Everywhere in the District of Columbia, and in the surrounding country were boys in khaki with their red and blue neckerchiefs, with all manner of unique, original and community identifying neckerchief slides. You found them as far up as Mount Vernon and extending to Annapolis. You saw them crowding the Senate Galleries, in the Smithsonian Institution, in the Bureau of Engraving, having their fingerprints taken in Edgar Hoover's office, and piled into taxies. Always on the move. Eager, curious, wide-eyed youths. A babble of youthful voices everywhere, and not one case of discipline, no brawls, no arrests, no riot calls.
No, you have never seen anything like this in the United States. for it had never happened before in America. It was a fourth dimension of Boyhood. It was a great crusade of youth. They were hosts of the Government but not dominated by the Government. They captured the Government. Senators and Congressmen witnessed their displays. Took meals with them in their camps. These Scouts lined the length of Constitution Avenue for three miles on both sides of the street as the President reviewed them.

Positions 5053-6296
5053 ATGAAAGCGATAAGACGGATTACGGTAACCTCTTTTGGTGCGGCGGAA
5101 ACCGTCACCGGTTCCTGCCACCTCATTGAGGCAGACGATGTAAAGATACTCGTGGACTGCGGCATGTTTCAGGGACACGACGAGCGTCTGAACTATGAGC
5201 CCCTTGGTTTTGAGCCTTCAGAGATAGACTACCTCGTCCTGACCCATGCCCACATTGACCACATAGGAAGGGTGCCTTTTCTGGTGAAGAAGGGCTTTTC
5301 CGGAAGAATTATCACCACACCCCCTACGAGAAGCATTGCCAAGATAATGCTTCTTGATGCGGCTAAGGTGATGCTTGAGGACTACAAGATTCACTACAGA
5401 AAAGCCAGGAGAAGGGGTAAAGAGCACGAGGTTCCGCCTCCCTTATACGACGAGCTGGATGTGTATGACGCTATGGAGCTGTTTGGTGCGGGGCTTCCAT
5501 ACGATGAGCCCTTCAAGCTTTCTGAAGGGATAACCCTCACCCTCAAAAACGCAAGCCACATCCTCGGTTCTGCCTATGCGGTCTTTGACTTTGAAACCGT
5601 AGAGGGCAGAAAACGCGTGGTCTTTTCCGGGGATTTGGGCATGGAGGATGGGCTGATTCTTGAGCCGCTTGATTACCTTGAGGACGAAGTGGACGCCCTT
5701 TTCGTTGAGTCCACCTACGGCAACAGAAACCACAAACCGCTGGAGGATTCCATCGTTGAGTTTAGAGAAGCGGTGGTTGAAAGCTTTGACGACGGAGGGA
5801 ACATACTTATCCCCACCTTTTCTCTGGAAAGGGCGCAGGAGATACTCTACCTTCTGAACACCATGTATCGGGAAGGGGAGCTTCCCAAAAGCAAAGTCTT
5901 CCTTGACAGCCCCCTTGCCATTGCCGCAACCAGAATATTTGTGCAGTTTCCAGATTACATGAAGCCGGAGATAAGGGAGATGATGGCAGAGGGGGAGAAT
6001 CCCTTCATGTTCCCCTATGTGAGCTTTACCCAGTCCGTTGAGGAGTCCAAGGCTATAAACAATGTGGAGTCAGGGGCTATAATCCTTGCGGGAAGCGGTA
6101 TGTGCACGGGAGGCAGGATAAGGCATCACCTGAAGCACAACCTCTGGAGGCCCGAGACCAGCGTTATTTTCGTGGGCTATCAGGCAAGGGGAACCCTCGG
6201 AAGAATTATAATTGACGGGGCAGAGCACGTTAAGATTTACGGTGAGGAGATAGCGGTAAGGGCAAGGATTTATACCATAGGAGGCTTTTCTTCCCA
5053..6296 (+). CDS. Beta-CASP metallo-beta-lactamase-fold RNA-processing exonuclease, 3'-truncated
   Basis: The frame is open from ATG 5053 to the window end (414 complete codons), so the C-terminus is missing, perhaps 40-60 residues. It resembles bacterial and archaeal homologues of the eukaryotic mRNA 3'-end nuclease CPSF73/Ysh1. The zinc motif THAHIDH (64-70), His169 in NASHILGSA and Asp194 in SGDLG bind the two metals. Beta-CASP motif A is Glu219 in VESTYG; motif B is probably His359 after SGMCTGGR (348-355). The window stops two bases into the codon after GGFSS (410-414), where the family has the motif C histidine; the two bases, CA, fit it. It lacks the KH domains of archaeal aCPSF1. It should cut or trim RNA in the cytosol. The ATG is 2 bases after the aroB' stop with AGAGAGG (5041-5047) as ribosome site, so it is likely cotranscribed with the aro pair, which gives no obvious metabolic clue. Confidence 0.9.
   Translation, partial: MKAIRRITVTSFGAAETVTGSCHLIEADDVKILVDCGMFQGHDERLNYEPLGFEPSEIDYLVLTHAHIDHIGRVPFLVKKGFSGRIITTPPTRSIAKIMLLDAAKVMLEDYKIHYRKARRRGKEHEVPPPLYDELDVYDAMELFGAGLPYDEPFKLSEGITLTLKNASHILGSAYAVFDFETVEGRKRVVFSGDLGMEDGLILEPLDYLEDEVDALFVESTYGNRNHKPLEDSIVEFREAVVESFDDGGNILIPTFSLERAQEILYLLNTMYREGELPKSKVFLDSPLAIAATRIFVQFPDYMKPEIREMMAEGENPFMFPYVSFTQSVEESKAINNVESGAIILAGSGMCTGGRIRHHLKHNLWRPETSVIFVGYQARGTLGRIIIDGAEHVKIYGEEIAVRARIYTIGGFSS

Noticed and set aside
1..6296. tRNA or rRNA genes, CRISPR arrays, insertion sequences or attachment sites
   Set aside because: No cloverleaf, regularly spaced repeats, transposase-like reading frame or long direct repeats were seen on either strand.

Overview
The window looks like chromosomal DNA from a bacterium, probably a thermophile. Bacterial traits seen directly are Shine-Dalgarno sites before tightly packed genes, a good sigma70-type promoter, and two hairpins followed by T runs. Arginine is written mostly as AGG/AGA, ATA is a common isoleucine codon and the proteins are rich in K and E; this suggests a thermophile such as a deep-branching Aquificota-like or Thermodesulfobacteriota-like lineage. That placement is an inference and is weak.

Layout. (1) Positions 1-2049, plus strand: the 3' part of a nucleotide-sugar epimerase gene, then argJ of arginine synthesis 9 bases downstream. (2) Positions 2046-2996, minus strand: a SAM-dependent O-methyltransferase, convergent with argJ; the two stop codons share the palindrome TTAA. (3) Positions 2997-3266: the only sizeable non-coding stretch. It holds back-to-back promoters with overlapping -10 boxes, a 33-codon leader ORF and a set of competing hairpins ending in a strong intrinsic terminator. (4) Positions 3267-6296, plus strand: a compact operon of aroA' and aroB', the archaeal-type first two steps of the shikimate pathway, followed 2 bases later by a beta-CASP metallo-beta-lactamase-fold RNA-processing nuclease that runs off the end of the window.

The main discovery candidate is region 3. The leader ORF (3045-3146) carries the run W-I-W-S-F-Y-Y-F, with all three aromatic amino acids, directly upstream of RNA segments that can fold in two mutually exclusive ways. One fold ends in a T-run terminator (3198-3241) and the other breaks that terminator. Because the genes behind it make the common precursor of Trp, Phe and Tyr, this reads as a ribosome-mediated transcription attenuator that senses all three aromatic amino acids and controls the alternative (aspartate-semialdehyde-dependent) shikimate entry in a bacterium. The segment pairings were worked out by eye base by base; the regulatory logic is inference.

News with a Washington date came out of Washington, but it was not political news. "Never until now," says the magazine Time, "has the United States seen a juvenile mass migration comparable to the famed crusade of the 13th century." No connoisseur of mob scenes had ever seen such a scene.
A news commentator, Lowell Thomas, said, "I was completely bowled over," and Lowell Thomas had seen and reported many of the world's dramatic episodes.
A penologist remarked as he viewed this 350 acres of high minded youth, "If the juvenile delinquents of the country were in one camp, thirty times 350 acres would be needed, for they number 700,000; and we would need 60,000 acres for all criminals."